According to Dr. Diener, drug withdrawal may not even be needed. He recently conducted a study to determine whether it was necessary for patients with MOH to undergo drug withdrawal or if these patients could be treated effectively with preventive therapy. The study included patients between ages 18 and 65 who had experienced chronic migraine (15 or more monthly migraine days) for three or more months before entering the study, with 12 or more migraine days during the four-week baseline phase. These patients were randomized to receive topiramate or placebo in a 16-week, double-blind trial. Seventy-eight percent of the patients fulfilled the criteria of MOH. The primary efficacy measure was the change in the number of migraine days from the 28-day baseline phase to the last 28 days of the double-blind phase in the intent-to-treat population.
The study included 59 patients: 32 received topiramate, and 27 received placebo. Topiramate significantly reduced the mean number of monthly migraine days, compared to placebo.
"This trial demonstrates that topiramate is effective and reasonably well tolerated when used for the preventive treatment of patients with chronic migraine, even in the presence of medication overuse," said Dr. Diener. "For most patients with medication overuse headache, counseling how to perform drug withdrawal at home or outpatient drug withdrawal is enough, and patients who relapse can be treated again."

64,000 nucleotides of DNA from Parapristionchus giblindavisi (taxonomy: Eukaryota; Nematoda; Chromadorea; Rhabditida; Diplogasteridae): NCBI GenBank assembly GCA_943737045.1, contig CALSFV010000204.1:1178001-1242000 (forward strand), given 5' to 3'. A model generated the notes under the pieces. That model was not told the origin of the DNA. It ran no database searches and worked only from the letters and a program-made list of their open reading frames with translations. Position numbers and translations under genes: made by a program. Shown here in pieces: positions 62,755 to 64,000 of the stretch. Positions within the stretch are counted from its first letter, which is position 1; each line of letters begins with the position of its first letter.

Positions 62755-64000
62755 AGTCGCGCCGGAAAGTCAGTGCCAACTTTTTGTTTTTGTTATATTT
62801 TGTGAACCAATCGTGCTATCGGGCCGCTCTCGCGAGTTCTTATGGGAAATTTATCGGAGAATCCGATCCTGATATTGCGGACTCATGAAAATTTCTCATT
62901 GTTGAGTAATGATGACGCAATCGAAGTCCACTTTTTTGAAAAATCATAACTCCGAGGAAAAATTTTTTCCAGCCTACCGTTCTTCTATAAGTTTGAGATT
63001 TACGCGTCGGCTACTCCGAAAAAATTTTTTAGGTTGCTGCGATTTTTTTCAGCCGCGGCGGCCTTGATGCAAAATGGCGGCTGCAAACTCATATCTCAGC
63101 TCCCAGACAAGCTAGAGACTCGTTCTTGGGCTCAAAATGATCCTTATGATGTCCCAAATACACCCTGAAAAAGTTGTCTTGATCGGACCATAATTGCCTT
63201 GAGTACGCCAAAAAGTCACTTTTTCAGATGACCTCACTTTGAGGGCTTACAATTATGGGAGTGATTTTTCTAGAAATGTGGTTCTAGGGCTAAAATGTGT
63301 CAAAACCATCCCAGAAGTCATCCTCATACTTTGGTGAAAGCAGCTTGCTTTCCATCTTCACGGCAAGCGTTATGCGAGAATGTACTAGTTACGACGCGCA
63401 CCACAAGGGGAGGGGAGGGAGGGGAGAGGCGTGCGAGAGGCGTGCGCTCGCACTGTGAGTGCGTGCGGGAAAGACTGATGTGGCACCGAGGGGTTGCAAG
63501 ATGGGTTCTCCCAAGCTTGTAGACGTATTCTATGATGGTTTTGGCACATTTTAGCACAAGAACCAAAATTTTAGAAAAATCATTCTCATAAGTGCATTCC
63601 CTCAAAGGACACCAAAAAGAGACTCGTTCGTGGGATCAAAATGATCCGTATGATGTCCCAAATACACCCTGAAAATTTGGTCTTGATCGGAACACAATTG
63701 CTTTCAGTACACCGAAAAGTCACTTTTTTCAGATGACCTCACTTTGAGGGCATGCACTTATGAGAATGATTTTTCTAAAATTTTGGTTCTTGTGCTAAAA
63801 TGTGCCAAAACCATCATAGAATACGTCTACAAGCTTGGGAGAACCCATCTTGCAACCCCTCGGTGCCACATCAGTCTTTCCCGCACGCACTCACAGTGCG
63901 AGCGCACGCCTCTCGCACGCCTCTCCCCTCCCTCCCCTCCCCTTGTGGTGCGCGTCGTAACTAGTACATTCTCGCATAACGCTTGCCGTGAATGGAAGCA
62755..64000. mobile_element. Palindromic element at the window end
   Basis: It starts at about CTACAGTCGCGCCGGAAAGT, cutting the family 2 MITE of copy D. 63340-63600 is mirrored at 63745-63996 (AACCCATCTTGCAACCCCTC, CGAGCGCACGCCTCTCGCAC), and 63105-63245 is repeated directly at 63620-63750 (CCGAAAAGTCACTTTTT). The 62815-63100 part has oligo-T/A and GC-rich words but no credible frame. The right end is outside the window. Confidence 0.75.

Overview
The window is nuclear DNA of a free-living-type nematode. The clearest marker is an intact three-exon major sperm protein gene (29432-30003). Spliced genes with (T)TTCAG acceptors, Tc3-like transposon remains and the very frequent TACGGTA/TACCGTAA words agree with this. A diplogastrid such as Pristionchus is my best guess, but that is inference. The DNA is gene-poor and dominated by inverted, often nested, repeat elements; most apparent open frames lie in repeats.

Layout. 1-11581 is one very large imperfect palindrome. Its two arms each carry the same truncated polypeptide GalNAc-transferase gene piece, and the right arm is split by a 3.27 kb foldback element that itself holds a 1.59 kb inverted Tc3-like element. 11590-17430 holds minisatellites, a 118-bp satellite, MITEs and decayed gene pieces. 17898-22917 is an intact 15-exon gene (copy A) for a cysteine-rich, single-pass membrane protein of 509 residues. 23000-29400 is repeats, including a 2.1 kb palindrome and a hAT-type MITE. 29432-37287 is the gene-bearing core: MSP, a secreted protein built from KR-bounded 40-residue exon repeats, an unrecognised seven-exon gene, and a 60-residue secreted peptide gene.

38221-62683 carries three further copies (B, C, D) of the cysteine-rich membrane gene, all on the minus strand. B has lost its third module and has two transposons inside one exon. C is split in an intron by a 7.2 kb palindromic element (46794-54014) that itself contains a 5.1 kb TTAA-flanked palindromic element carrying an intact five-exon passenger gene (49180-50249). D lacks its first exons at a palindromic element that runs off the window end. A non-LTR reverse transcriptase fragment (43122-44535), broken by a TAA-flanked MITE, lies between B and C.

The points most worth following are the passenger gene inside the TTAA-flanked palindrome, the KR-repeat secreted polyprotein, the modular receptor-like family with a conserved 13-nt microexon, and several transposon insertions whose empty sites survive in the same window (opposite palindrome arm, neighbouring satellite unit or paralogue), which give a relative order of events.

Dr. Diener also pointed out that the situation might be different in the US compared with Europe. Combination analgesics containing barbiturates or opioids are banned in most European countries for the treatment of headache.
In contrast, Joel R. Saper, M.D., believes that although drug withdrawal alone may occasionally be successful, most patients require additional treatment. "In the broadest context, it is shortsighted to define a positive outcome as stopping one episode of MOH," said Dr. Saper. "MOH does not occur in isolation. It is a chronic vulnerability linked pathophysiologically and behaviorally to migraine and related disorders. There is evidence that receptor changes live well beyond the actual drug use, so it demands a multifaceted approach," noted Dr. Saper, Director of the Michigan Headache & Neurological Institute in Ann Arbor and Clinical Professor of Medicine at Michigan State University in East Lansing.